New Zealand companies are whisking staff to meetings around the country on private jets to save time and avoid potential exposure to Covid-19.
At more than $8000 an hour in the air, it is not a cheap option, but charter companies say businesses are prepared to pay for the convenience of avoiding crowded terminals and time-consuming flights on public airlines.
Director-General of Health Dr Ashley Bloomfield demonstrates the correct way to put on a mask.
As the border closures drag on, air charter operators are also increasingly quoting for private jet trips to the Pacific Islands for people desperate to holiday overseas and prepared to pay for the privilege.
GCH Aviation marketing manager Caroline Blanchfield said most of the customers for its Bombardier Challenger jet were businesspeople for whom time was money.
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Commercial airline flight schedules post-Covid-19 made it difficult to do day trips to some regional centres, and limiting exposure to Covid-19 was another consideration.
“There’s demand for people wanting to travel in privacy in their own bubble.”
Blanchfield said the jet, which cost $8500 an hour in the air, was doing up to five business flights a week, and for 10 people that worked out to about $1600 each for a return flight from Christchurch to Palmerston North.
“If you’re trying to close a multi-million dollar deal it’s a few thousand to get to your meeting and back again quickly.”
Corporates were also entertaining clients by taking them to the likes of Queenstown instead of doing trips overseas.
About seven private charter jets are based at Air Center One’s terminal at Auckland International Airport and chief executive Robin Leach said corporate work had picked up since Covid-19.
“It has helped make up for the fact that we don’t have too many international visitors these days.”
Leach agreed time saving was a big drawcard and business executives liked the fact they could hop straight on their aircraft, instead of waiting in a terminal with hundreds of other passengers.
“You could still be sitting in the terminal building waiting for the plane to depart while the charter flight will be at the top of descent above the airport it’s going to land at.”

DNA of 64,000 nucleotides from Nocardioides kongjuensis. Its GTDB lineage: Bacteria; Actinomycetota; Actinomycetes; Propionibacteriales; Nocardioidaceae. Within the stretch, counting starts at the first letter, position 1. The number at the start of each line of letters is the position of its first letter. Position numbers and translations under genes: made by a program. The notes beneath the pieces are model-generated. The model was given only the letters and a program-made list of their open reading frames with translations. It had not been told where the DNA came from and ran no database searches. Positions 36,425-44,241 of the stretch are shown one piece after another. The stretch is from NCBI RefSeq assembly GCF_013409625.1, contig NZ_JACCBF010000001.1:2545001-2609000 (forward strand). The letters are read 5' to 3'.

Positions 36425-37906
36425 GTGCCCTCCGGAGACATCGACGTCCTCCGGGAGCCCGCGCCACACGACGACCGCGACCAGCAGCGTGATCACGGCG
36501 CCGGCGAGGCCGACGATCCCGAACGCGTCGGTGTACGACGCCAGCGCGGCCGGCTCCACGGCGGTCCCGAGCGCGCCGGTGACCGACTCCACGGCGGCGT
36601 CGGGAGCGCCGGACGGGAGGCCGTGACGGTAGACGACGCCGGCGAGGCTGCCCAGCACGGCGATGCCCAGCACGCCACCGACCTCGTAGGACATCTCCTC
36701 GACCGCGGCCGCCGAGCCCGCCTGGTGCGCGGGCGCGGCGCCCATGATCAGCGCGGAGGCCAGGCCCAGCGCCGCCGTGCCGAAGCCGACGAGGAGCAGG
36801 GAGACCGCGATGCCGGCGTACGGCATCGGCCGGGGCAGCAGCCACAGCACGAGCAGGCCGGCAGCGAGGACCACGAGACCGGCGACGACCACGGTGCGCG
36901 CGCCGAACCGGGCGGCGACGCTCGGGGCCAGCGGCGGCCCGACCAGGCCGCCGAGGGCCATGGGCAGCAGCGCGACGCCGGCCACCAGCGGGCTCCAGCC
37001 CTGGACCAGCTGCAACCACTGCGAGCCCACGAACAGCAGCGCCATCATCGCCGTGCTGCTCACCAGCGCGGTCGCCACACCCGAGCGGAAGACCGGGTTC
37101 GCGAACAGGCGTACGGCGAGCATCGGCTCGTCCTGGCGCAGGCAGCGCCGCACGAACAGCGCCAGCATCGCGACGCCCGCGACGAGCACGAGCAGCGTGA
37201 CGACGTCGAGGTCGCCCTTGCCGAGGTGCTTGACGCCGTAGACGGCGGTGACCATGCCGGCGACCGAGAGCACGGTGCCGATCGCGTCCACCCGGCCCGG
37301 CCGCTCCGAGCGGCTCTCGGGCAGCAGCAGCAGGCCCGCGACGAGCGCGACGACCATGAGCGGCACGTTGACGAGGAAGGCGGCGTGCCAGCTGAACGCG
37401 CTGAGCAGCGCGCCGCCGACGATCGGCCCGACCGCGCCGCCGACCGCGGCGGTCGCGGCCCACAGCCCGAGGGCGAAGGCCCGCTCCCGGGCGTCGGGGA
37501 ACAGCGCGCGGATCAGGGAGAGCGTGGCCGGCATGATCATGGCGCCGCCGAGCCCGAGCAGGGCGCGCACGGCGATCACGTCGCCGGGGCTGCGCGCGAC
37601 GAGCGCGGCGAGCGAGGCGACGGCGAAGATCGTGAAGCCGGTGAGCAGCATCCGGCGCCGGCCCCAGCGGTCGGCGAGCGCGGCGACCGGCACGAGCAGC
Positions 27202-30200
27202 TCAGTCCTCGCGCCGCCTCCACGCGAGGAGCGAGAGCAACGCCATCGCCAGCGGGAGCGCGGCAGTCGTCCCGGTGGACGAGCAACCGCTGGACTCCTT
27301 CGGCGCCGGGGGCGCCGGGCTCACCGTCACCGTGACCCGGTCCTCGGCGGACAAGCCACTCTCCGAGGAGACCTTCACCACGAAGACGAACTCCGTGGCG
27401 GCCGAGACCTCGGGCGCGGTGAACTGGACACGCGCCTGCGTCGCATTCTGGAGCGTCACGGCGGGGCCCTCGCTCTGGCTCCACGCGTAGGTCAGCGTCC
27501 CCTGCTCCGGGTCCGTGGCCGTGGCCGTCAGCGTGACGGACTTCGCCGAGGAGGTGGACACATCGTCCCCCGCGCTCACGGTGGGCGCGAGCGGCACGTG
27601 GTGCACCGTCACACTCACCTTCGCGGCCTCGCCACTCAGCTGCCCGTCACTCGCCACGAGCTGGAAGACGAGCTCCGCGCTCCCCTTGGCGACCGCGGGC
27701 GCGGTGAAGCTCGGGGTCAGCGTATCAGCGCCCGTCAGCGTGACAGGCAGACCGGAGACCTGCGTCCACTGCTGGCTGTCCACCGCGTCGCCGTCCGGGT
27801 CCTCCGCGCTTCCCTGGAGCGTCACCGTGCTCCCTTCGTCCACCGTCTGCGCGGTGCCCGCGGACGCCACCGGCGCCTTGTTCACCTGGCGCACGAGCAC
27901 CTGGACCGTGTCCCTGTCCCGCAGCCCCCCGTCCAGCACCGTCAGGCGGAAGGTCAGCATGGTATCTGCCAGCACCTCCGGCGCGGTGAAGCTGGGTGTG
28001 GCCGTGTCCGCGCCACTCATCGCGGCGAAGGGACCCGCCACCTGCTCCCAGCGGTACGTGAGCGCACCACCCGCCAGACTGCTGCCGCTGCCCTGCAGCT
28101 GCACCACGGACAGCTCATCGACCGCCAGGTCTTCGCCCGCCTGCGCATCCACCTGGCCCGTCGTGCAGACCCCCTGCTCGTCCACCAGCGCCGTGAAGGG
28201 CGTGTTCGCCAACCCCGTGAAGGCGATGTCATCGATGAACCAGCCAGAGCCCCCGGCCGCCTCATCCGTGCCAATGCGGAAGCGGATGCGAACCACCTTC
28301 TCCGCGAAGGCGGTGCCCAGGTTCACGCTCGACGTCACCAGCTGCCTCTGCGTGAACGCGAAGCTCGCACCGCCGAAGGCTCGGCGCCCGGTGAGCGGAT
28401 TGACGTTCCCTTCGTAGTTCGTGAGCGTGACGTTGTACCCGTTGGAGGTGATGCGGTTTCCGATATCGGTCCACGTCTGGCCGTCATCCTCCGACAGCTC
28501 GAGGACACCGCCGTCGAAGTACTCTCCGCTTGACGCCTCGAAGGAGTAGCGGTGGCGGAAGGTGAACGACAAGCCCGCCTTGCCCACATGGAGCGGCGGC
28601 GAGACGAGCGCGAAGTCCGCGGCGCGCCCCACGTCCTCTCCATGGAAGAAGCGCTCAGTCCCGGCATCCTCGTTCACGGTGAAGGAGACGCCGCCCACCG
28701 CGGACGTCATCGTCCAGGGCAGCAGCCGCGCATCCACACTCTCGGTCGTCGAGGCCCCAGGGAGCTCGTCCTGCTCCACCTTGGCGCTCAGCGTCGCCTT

Although regional airline, Sounds Air, doesn’t fly jets. Chief executive Andrew Crawford said Covid-19 had increased demand for business charters of its turboprop aircraft, but that had tailed off in recent times as concerns about the spread of Covid-19 declined.
“It was quite busy in August and September, there were a lot of people saying ‘I’m never going back on a normal airline.’
“People had trepidation about doing that, and if you have six people going to a meeting it’s pretty cost effective,” Crawford said.
Kiwis suffering “cabin fever” from being unable to leave the country were driving enquiries about private holiday charter flights to the Pacific Islands, Noumea and Tahiti.
Blanchfield recently quoted $107,000 for a flight to Rarotonga from Christchurch, staying seven days and returning.
She said solid bookings were likely once the requirement for quarantining on return to New Zealand was dropped.
However, Inflite charter manager Paul Aston has noticed a change in attitude over the past 10 days as people began to realise borders were unlikely to reopen this year.
Some potential holiday-makers were prepared to quarantine at their own expense on arrival back home.
“We’re starting to see people who’re going ‘stuff it, I’m going to move.’
“We’re talking half a dozen [inquiries] for the Cook Islands alone. They range from individuals to groups of 100 to 150 people where we’d use something like an A320 aircraft.”
Inflite has six jets and up to 15 turboprop aircraft to call on, and Aston said there had been a spike in demand from sports teams using charters to travel to games around the country.
Over the last four months the company had arranged close to 30 flights into Christchurch alone for sports teams.
“They’re starting to think, how can we move our teams in a safe manner, and get them to and from games with the least overnight stays.
“They’re finding their team members are more focused and they’re arriving fresher.”
Although a charter was never cheaper than a regular commercial flight, Aston said cutting out a night’s accommodation meant it might only be five to 10 per cent more for a team to travel that way.
“They just want to get into a city, do what they want to do, and get out.”